Water ... water everywhere, but hardly a drop on the shelves.
As Hurricane Sandy drowned the mid-state with rain Monday, water of the bottled variety was a rare commodity at many local grocery stores.
Wegmans on the Carlisle Pike was completely tapped out of gallon jugs and had less than a handful of 24-pack cases left. The same was true at Weis Market on Spring Garden Street.
The water aisle of the Giant Food Store in Carlisle was running empty except for high-end, single-serve bottles of “energy” water and water rich in electrolytes. Even distilled water was gone.
Meanwhile, at Carlisle Walmart, gallon jugs had completely disappeared from one side of the aisle, but there were six skids partially full of 24-packs on the other side.
All the stores were swamped by a tide of shoppers preparing for the worst.
“I’m buying water, toilet paper and bread,” said Craig Heishman of Silver Spring Township at Wegmans. “We have four children and school is closed so what else are we going to do? They need supplies simply because they’re home. Are we worried? Well, we’re obviously not the only ones because the shelves are empty.”
Jen Pfister of Carlisle was lifting cases of spring water into her cart at the local Weis store. “I’m helping out a friend who couldn’t find water anywhere,” she explained.
As a precaution, Pfister used the weekend to stock up on supplies that have a long shelf life. She figured if the storm is less serious, the non-perishable surplus merchandise can be used later by her family or donated to charity.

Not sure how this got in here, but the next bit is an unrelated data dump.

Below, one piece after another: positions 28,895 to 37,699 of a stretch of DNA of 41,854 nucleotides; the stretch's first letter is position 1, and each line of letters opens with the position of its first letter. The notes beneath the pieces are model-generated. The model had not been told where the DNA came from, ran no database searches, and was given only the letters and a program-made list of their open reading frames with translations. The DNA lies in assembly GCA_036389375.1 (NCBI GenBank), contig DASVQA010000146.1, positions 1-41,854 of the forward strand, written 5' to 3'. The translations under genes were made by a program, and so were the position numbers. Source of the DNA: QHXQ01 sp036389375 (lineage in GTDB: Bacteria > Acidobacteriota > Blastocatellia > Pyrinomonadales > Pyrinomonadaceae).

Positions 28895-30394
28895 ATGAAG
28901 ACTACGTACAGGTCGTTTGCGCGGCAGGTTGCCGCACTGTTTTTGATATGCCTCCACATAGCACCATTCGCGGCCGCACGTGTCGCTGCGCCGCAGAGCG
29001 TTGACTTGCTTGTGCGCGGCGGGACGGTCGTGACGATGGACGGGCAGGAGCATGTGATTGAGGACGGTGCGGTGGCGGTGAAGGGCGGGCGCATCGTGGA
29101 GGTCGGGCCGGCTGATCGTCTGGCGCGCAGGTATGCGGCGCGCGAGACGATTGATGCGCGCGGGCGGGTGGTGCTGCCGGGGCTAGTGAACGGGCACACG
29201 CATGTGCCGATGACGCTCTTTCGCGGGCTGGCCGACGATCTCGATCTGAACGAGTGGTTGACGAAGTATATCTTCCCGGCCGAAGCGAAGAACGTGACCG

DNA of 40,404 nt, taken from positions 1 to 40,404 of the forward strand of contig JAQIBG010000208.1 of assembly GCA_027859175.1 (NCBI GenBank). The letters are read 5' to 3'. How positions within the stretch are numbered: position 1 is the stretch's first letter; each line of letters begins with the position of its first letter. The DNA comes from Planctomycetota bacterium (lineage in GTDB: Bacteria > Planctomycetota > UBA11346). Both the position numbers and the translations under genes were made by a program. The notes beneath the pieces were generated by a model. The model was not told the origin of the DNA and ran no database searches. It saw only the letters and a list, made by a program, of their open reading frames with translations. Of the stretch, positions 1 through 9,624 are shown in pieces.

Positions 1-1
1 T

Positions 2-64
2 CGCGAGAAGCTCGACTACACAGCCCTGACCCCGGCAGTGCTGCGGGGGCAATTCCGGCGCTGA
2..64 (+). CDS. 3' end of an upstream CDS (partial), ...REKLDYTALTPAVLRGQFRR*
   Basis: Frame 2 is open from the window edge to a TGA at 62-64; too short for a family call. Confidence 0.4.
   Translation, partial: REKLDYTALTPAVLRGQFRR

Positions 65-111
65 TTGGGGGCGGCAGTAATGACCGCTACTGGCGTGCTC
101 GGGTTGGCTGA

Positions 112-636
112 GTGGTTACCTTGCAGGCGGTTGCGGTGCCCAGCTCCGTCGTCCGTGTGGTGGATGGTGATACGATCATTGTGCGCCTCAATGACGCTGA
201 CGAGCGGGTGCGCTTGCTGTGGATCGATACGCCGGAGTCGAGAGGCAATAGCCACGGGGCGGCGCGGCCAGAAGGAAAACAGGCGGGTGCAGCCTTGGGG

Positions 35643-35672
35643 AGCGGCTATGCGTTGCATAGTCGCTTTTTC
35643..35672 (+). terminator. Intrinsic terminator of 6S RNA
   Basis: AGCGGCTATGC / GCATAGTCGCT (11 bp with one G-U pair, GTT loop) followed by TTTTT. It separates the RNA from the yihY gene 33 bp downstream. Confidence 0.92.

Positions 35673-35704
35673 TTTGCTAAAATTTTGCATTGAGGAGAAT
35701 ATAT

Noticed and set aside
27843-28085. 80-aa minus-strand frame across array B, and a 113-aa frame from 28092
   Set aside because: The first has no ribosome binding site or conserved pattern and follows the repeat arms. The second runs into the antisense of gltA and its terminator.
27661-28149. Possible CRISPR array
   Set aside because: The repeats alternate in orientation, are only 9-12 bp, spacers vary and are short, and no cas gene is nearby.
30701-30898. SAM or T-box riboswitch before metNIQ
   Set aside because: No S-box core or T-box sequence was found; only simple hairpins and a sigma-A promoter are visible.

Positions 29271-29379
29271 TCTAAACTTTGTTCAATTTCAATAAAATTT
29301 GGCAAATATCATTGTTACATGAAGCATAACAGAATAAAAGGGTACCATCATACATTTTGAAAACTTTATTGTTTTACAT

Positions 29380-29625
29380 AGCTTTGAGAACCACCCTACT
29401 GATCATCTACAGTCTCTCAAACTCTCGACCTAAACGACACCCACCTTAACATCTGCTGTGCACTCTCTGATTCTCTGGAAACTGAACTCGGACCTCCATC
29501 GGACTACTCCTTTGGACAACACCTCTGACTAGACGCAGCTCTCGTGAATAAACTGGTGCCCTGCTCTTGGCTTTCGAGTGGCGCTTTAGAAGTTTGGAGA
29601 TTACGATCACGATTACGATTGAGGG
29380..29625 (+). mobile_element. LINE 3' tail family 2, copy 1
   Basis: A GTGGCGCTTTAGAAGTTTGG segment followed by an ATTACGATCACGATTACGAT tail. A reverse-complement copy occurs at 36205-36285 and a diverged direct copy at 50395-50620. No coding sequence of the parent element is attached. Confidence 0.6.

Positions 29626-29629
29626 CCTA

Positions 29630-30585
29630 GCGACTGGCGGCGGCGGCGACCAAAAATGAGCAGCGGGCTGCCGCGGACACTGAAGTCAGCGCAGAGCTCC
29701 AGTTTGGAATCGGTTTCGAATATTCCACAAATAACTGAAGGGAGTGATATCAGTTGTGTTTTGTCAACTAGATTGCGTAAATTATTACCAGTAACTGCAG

Bread and batteries
Bottled water aside, C- and D-sized batteries were completely gone from in-store displays. There were no flashlights on the sales floor and the supply of candles of every shape, size and scent were disappearing from the shelf.
“I ran over (to Target from Wegmans) to make sure we had batteries, but I can’t find D batteries anywhere,” Cori Hely of Mechanicsburg said. “I’m hoping that we won’t need a flashlight but you never know. I believe this storm will be worse than what people think so I’m loading up for two weeks not just for two days.”
Usually major storms have shoppers crowding stores for milk and bread. While Weis and Walmart had plenty of milk to spare, Giant was out of gallon jugs of 2-percent and whole milk when The Sentinel visited mid-morning on Monday. There was plenty of higher-cost lactose free, Silk and organic milk.
Pricing also played a role in the bread aisle of Walmart where the supply of store brand white bread was completely gone, but there was plenty of high-end whole grain, honey wheat, rye and specialty breads. Weis, Walmart and Giant also had a large supply of hamburger and hot dog rolls. That wasn’t the case everywhere.
“We had to buy hot dog buns because we couldn’t find bread anywhere,” Danielle Oplinger of Mechanicsburg said. “We’ll eat sandwiches on hot dog buns. If the power does go out, at least we’ll have that. We’ll be ready.”
The front of the Walmart store looked more like the height of the Christmas shopping season except much of the merchandise in most every shopping cart were groceries. The department store end of the Carlisle superstore was relatively empty.
The arrival of Hurricane Sandy put a damper on any thought of celebrating Halloween. As of Monday mid-morning, there was plenty of holiday candy, costumes, decorations and pumpkins left to chose from.